The blizzard finally ended before midnight last night.
The sun returned to us today. By tomorrow morning, it might be hard to remember the blizzard, even though it was the second biggest snowfall to hit New York since record keeping began.
I put on my new boots and headed out for a walk just before midday.
Lots of energetic shoveling and powerful snowplowing had been underway and the results were apparent.
Curbside drifts were solidly packed.
I was happy to see that a mid-block crossing channel had been created allowing folks living in my building to easily cross the street to the north side of the street. And vice versa. Please note the lack of any slushy pools in these channels.
Just down the block no such channels appeared. Those drifts were about four feet tall.
Down at the corner with Broadway, a local television news crew was recording some sort of report. Their sound truck was parked just where some regular street vendors usually set up their table of useful items like hats, scarves, toy taxicabs, and so forth. I sensed some sort of pending serious discussion between the news crew and the vendors and kept on walking.
Perhaps you can detect the ongoing exterior maintenance work on the beautiful building across Broadway has required a sort of giant hairnet to be applied to the building's facade.
I continued on my way down Broadway past Lincoln Center, where several crews were catching up on clearing snow from walkways, driveways and the plaza before ice formed.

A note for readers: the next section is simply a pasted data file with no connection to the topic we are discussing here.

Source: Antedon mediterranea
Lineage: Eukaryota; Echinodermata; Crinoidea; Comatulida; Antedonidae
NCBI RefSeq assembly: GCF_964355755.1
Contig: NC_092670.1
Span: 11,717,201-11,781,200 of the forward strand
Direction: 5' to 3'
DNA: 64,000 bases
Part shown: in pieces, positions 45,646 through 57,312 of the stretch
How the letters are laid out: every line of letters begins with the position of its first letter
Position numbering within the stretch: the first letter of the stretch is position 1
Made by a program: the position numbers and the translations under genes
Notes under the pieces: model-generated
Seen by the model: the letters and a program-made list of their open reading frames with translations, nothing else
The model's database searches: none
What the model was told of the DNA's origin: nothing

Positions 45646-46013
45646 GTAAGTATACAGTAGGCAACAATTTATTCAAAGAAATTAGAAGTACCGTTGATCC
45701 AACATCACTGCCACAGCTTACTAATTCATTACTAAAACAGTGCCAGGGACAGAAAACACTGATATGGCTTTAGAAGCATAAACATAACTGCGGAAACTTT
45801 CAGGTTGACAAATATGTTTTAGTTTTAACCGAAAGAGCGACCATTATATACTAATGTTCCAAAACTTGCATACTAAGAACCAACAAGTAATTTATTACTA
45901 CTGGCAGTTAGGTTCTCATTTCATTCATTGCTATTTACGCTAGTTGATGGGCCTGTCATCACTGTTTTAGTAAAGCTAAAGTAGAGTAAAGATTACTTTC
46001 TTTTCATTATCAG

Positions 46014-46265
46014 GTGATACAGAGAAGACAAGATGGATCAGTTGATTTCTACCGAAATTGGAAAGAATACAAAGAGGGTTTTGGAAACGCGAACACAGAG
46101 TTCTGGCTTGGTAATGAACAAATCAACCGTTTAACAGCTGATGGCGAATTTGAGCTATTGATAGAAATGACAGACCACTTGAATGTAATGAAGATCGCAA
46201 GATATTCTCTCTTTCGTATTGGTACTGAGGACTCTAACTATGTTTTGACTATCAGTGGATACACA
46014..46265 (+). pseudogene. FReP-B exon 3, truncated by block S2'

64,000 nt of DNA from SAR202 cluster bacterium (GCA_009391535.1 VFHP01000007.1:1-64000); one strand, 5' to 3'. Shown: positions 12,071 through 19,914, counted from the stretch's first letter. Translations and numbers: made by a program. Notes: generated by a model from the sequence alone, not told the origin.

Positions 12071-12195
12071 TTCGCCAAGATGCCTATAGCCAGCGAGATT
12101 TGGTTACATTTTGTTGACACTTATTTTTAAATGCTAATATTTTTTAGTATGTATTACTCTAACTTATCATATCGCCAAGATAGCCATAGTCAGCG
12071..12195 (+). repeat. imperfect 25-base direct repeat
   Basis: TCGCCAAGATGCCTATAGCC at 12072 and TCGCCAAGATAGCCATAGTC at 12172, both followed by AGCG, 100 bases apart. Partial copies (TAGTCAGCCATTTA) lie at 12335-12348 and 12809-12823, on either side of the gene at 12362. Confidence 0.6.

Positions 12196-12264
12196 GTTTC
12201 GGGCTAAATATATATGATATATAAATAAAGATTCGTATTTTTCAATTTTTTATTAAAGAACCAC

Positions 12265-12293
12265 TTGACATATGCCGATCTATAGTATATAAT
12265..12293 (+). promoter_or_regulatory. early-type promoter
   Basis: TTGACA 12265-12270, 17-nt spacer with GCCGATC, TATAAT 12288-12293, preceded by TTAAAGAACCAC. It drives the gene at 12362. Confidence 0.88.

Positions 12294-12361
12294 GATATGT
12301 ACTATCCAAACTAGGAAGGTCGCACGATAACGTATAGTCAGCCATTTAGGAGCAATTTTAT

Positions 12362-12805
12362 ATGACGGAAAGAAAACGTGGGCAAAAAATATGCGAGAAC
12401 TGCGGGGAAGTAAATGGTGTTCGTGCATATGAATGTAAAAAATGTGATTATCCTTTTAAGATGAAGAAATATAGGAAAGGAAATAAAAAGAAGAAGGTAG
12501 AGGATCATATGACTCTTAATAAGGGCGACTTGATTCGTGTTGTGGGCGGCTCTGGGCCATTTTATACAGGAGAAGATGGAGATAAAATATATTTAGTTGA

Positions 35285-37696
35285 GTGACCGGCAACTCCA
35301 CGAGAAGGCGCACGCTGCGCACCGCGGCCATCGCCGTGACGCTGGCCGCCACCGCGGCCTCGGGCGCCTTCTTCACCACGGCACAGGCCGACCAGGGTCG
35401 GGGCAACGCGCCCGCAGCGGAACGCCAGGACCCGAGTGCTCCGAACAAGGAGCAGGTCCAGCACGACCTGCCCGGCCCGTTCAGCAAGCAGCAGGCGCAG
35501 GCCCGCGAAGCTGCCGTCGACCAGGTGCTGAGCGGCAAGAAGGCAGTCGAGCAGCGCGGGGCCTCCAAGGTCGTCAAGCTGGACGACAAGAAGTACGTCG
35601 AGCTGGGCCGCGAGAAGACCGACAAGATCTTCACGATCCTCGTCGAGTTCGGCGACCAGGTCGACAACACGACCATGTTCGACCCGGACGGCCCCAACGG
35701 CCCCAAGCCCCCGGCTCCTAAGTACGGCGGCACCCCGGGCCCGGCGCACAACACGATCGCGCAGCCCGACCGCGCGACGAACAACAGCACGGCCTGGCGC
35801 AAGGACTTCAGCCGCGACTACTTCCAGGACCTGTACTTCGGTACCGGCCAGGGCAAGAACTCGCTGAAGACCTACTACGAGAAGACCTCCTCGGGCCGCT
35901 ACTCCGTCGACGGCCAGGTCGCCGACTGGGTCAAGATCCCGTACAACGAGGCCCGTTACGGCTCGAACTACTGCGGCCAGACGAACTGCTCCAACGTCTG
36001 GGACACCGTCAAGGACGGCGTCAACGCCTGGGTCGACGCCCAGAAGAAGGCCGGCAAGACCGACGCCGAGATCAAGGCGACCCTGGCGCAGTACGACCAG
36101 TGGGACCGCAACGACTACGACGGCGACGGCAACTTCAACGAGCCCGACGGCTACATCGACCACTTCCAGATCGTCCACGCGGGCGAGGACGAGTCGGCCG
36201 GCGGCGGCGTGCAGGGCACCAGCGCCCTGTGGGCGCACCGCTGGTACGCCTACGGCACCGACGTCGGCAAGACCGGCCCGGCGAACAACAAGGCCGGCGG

The little triangular park across from Lincoln Center is a pleasant place to sit in warmer weather.
My destination was my workplace, even though I was not scheduled to work today.
I thought it would be fun to show you all a view from that giant front window of the mall, now that the holiday colored lights had been removed and the snow had fallen on Columbus Center.
My work colleagues and I all had today off, so that we could have a postponed holiday celebration. We went for a quick lunch and then attended a Broadway musical matinee. It's very unusual for us to have such an opportunity to enjoy each others' company off duty, and we did have a fine afternoon.
I admit that I did not much like the show we saw, but I won't reveal its identity.
After the show, I took the subway home from Times Square, and took a few more post-blizzard photographs of my neighborhood to give you all an idea of just how quickly our city can move on after even a big storm.
This view down Broadway shows an immense pile up of plowed snow right at a bus stop. Buses returned to service today, and my photograph does not show a tiny narrow channel that had been cut through that snow mound to allow potential bus passengers to actually reach the steps to a bus. But...those passengers will have to wade through some slush.
Yesterday, bicycle delivery persons were ordered to stay off the streets after mid-afternoon, so that the streets could be effectively plowed over and over as the evening arrived.
By today, delivery service had resumed. Those folks pedaling bikes to deliver take-out food have great courage. I think that their jobs are very dangerous even in perfect weather.
Well, this will conclude my trio of reports regarding our historic snow storm. It has been unusual for me to blog so frequently. Hoping you all have enjoyed my attempt to give you a sense of how we handle this sort of natural occurrence. I've certainly enjoyed reading your comments and thank you for your visits.